Lynas' Rare Earths Project Faces Protests, Opposition
A $230 million refinery being built here in an effort to break China’s global chokehold on rare earth metals is plagued by environmentally hazardous construction and design problems, according to internal memos and current and former engineers on the project.
The plant, which would be the world’s biggest refinery for rare earths — metals crucial to the manufacture of a wide range of technologies including smartphones, smart bombs and hybrid cars — has also become the target of protesters who fear that the plant will leak radioactive and toxic materials into the water table.
Weekly demonstrations have drawn crowds since March, and someone recently threw gasoline fire bombs at the gated home of a senior project manager.
Some risks had been expected from the plant, which would refine rare earth ores into manufacturing-grade materials. Although rare earths are not radioactive, in nature they are usually found mixed with thorium — which is.
That is why the Lynas Corporation, an Australian company, promised three years ago to take special precautions when it secured the Malaysian government’s permission to build the sprawling complex here on 250 acres of reclaimed tropical swampland. It would be the first rare earth processing plant in nearly three decades to be finished outside China, where barely regulated factories have left vast toxic and radioactive waste sites.
Lynas has an incentive to finish the refinery quickly. Export restrictions by China in the last year have caused global shortages of rare earths and soaring prices. But other companies are scrambling to open new refineries in the United States, Mongolia, Vietnam and India by the end of 2013, which could cause rare earth prices to tumble.
Lynas officials contend that the refinery being built here is safe and up to industry standards, and say that they are working with its contractors to resolve their concerns.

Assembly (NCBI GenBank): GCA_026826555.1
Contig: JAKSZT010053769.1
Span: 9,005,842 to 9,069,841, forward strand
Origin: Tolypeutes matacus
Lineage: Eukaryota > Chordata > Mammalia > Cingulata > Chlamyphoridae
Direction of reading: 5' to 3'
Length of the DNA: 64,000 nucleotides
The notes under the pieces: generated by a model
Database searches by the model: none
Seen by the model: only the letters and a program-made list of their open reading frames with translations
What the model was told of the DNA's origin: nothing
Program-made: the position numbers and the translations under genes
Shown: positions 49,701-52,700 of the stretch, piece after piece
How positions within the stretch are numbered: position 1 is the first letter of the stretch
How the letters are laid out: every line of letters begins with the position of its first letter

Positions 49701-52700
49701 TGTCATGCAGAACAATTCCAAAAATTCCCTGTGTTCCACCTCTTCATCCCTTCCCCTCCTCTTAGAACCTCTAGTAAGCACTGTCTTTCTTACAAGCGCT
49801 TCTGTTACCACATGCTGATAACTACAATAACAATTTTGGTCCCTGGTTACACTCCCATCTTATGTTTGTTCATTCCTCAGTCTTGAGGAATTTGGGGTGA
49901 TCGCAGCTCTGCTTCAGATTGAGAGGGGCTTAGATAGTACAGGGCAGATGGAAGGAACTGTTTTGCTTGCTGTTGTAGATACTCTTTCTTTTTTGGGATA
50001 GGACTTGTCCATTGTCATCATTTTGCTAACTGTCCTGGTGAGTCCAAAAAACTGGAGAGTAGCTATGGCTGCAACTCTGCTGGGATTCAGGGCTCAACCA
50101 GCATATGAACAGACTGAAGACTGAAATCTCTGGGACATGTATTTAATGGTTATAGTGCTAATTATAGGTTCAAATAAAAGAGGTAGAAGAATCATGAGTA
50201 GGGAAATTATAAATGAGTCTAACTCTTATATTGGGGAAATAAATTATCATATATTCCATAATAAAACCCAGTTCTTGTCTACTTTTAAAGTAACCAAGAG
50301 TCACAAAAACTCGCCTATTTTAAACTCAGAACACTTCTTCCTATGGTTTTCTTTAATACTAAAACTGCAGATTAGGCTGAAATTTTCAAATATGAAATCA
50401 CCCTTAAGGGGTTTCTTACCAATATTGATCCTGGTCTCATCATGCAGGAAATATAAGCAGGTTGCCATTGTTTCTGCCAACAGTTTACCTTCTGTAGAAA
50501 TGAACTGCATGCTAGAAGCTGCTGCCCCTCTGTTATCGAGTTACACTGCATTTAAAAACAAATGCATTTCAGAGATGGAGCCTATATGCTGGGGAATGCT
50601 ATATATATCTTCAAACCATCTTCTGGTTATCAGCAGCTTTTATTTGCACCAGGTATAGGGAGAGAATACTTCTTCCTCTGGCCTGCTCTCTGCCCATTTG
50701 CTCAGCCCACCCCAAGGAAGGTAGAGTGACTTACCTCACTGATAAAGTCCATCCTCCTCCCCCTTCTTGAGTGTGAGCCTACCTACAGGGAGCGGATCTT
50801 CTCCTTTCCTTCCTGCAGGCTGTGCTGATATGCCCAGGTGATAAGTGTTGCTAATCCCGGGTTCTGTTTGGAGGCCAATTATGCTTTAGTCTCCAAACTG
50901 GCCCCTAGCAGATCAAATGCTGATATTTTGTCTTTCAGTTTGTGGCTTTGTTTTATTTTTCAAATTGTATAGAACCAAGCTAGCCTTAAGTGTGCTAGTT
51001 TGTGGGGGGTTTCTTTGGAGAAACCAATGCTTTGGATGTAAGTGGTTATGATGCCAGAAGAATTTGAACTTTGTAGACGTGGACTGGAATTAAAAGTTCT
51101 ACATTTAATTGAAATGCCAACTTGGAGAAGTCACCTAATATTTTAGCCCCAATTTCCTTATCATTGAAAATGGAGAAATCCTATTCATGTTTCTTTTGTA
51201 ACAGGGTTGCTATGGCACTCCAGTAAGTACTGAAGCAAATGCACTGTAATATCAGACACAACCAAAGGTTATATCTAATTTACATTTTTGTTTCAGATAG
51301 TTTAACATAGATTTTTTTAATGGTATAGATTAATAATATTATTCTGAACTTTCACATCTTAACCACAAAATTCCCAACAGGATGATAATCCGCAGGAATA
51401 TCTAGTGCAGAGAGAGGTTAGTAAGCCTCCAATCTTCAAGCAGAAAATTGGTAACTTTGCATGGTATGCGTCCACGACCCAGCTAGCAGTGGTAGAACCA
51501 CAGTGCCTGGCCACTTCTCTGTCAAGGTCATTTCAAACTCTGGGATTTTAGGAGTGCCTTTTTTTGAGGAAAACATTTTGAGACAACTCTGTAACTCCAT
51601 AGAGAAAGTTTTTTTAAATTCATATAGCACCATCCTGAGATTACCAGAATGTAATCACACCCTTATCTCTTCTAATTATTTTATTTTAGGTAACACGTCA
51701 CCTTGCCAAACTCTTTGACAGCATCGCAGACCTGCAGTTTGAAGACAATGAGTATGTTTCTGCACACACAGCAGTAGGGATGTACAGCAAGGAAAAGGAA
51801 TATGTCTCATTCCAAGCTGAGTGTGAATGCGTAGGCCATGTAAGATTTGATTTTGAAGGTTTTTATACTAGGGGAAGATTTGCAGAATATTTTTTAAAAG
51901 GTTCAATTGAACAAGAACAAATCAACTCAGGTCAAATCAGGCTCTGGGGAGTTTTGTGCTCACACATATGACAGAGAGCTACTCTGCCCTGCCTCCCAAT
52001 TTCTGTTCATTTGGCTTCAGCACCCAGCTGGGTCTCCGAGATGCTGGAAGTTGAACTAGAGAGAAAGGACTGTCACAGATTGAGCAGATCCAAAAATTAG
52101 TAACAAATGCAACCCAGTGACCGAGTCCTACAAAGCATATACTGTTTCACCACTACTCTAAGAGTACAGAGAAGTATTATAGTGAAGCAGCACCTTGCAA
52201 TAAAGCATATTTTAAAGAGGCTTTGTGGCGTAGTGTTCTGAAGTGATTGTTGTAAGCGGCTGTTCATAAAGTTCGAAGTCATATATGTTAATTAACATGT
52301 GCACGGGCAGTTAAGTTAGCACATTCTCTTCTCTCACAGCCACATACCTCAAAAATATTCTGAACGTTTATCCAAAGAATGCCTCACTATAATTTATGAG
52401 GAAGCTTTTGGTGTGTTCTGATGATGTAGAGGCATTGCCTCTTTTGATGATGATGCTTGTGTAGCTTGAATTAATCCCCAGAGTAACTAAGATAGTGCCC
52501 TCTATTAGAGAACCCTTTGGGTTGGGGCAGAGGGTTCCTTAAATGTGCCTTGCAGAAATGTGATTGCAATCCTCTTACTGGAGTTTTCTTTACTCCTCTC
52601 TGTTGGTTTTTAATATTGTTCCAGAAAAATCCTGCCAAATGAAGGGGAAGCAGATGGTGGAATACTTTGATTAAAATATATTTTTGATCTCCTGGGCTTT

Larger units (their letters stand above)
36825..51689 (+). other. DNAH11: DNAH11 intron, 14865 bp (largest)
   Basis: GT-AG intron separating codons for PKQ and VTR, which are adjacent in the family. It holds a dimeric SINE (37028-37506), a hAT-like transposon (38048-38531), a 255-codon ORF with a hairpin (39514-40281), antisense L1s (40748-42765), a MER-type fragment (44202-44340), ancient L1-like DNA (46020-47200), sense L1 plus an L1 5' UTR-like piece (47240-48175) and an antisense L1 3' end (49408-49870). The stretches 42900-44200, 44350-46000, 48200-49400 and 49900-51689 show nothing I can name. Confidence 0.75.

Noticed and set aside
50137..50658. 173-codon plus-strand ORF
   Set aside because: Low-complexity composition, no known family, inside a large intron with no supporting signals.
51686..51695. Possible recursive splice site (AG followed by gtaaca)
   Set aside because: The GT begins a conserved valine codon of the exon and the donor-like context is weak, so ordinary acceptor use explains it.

“All parties are in agreement that it is normal course of business in any construction project for technical construction queries to be raised and then resolved to relevant international standards during the course of project construction,” wrote Matthew James, an executive vice president of Lynas, in an e-mail on Wednesday night.
But the construction and design may have serious flaws, according to the engineers, who also provided memos, e-mail messages and photos from Lynas and its contractors. The engineers said they felt a professional duty to voice their safety concerns, but insisted on anonymity to avoid the risk of becoming industry outcasts.
The problems they detail include structural cracks, air pockets and leaks in many of the concrete shells for 70 containment tanks, some of which are larger than double-decker buses. Ore mined deep in the Australian desert and shipped to Malaysia would be mixed with powerful acids to make a slightly radioactive slurry that would be pumped through the tanks, with operating temperatures of about 200 degrees Fahrenheit.